There is no doubt that that in terms of employment laws here in the West, we often feel very lucky and also unique, to have such stringent and effective regulations. We feel protected and when we begin a new post we know what we should expect. When looking for work overseas – especially perhaps in eastern countries such as Thailand – we may be filled with doubt that those fundamental rules do not exist – making the whole idea of working abroad very risky.
Thailand Has Strict Employment Laws
The fact is Thailand has very robust laws to make sure you are protected throughout your employment. Understanding both the laws and how employment expectations may be slightly different from the west, will make winning a job and creating a career in Thailand so much easier.
In an earlier article, we looked at what to look for when searching for work. This article looks a little bit deeper at how employment law works. You need to be satisfied you are happy to work within these laws. Once you are offered a position it is important to check to make sure these regulations are in place.
A Written Contract
As with all employment anywhere in the world there is no substitute for a written agreement. Once you have been offered the post, ensure that you have the terms and conditions in writing along with a full job description and contract which outlines such important areas as hours, pay, annual leave sick pay, conditions around notice, and training.
This should not be too much of a problem in Thailand as employers with 10 or more staff must draft working rules and regulations (generic rules should also be displayed somewhere in the work environment). The agreement between employee and employer must not offer standards which are deemed to be be less than the minimum requirements devised by law.
Recent Laws and Inspections by Government Bodies
The Ministry of Labor and Social Welfare is charged with implementing labor laws and implementing labor inspections. Employers are aware of these inspections and are therefore wary of the possibility of subsequent penalisation if they did not keep to regulations.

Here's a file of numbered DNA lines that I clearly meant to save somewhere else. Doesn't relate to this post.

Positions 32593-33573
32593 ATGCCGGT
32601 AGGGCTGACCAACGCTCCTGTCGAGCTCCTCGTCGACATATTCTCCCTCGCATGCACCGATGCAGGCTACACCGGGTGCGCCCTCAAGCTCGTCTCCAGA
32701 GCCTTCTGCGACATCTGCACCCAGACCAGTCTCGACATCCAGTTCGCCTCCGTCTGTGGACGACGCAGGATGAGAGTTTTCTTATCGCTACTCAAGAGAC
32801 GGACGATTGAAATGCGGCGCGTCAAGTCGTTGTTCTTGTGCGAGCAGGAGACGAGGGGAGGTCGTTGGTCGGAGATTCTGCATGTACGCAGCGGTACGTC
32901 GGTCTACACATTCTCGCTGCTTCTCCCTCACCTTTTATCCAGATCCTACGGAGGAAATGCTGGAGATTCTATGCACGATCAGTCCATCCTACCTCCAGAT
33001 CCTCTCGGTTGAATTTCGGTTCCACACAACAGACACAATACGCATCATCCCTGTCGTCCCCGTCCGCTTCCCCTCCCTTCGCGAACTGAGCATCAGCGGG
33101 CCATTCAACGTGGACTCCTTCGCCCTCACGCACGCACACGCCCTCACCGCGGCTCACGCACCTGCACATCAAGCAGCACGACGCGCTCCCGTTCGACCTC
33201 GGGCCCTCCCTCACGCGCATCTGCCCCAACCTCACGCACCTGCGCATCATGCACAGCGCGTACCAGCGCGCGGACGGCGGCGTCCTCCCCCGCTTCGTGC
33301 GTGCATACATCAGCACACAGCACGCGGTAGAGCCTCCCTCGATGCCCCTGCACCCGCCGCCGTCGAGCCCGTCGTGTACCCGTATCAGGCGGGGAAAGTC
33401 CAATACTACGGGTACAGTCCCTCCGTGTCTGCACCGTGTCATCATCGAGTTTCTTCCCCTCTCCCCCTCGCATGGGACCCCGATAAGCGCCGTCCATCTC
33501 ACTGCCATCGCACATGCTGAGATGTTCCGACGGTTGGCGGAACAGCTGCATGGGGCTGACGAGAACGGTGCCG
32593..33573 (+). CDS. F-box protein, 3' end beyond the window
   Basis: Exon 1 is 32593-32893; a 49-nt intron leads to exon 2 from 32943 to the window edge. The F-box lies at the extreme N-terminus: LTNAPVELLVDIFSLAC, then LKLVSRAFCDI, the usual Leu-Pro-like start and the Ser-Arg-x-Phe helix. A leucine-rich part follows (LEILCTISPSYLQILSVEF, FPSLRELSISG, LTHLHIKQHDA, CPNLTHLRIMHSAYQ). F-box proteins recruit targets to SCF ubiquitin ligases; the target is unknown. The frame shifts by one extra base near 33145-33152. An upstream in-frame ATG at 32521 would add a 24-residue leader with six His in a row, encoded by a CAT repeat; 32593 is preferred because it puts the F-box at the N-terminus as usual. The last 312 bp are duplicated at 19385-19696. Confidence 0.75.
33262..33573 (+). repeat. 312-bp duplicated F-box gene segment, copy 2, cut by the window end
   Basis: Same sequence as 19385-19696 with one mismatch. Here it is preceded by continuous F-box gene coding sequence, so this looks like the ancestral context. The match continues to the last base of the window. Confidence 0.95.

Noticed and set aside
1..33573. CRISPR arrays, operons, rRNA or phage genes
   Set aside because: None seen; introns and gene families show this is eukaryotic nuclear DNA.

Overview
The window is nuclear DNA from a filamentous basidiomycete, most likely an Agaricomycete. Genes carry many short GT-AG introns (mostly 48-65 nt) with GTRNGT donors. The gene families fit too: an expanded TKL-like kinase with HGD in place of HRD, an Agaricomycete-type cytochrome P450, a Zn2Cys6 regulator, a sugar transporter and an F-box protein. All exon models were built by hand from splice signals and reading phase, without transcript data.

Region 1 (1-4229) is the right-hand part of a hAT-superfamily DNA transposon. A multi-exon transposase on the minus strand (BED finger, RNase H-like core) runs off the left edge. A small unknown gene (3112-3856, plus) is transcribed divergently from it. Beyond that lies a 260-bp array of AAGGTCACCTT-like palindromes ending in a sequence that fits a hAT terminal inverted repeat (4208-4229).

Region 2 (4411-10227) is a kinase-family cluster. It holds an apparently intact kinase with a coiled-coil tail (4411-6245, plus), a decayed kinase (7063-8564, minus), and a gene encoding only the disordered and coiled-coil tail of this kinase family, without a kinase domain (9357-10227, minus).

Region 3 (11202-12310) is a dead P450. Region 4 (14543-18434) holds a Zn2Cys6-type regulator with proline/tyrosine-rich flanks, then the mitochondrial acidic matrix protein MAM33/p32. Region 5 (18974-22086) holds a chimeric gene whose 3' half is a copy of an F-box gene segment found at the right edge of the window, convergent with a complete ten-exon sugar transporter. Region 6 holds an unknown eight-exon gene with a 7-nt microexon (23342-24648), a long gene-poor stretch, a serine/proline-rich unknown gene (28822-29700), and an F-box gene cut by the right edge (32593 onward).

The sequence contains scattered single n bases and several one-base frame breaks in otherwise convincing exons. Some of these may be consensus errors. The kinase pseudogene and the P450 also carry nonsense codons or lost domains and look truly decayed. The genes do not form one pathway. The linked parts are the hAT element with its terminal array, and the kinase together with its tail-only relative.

The most important regulation issued by the government in recent years in Thailand is The Labor protection Act (1998). This brought employment practices in line with the principles outlined by the International Labor Organisation (ILO) and concerns rights of the worker and employer, remuneration, severance and employee welfare fund (for the sick and disabled). Also, trade unions are a force in Thailand. Due to acts brought out in 2000 and 1975, workers who have a dispute with their employer can use collective bargaining to help negotiate an agreement.
Salary and Wage
Just as with any other country, the only deductions an employer can legally make from a worker’s pay is income tax and other deductions required by law; trade union dues; debts to do with welfare benefits; and agreed contributions to pension funds.
Working hours should not go above 8 hours per day and 48 hours per week. These hours are flexible and shift hours may have to be taken into consideration. A worker can take overtime but cannot be forced to work overtime.
Employees in Thailand are generally allowed one day holiday per week. Intervals between holidays must not exceed 6 days. An employee who works continuously for 1 year is due 6 days annual leave on top of 13 paid public holidays each year and an allowance for 10 days business leave.
An employee is allowed 30 days paid sick leave per year and as in the west, a medical certificate is required after 3 days.
If the contract does not specify termination duration, the employer (or employee) can give 1 days’ notice. If the worker is dismissed for a permitted statutory reason then the employer may be exempted from giving severance pay. An employer may not dismiss a worker for pregnancy or for trade union activities. An employer is legally within their rights to terminate employment, without notice or severance, should an employee not be present in work for more than 3 days without prior notice. If an employee feels they have been unfairly dismissed or that they have not received appropriate severance pay they can complain to the Labor Welfare Committee.
The employer may terminate the employees position without cause but severance pay must be given. Severance pay is based on length of service:
Severance Pay Rate
120 days – less than 1 year
30 days’ pay
1 year – less than 3 years
90 days’ pay
3 years – less than 6 years
180 days’ pay
6 years – less than 10 years
240 days’ pay
10 years and over
300 days pay
Women and Children
The employment laws in Thailand state that male and females should be treated equally. An employer, a superior, controller, or inspector are prohibited to sexually menace or harass employees – especially female employees. A pregnant female is allowed 90 days for each pregnancy. 45 days are paid by the employer with a further 45 days paid by the government. Paternity leave is still a grey area and is pretty much up to the discretion of the employer.
The minimum age, an employer is allowed to employ a child is 15. Even then, the inspectorate must be informed within 15 days if a child under the age of 18 is engaged in work. The employee must provide rest hours of 1 hour every 4 hours and a child cannot be asked to work overtime or between the times of 10:00 pm to 06:00 am.
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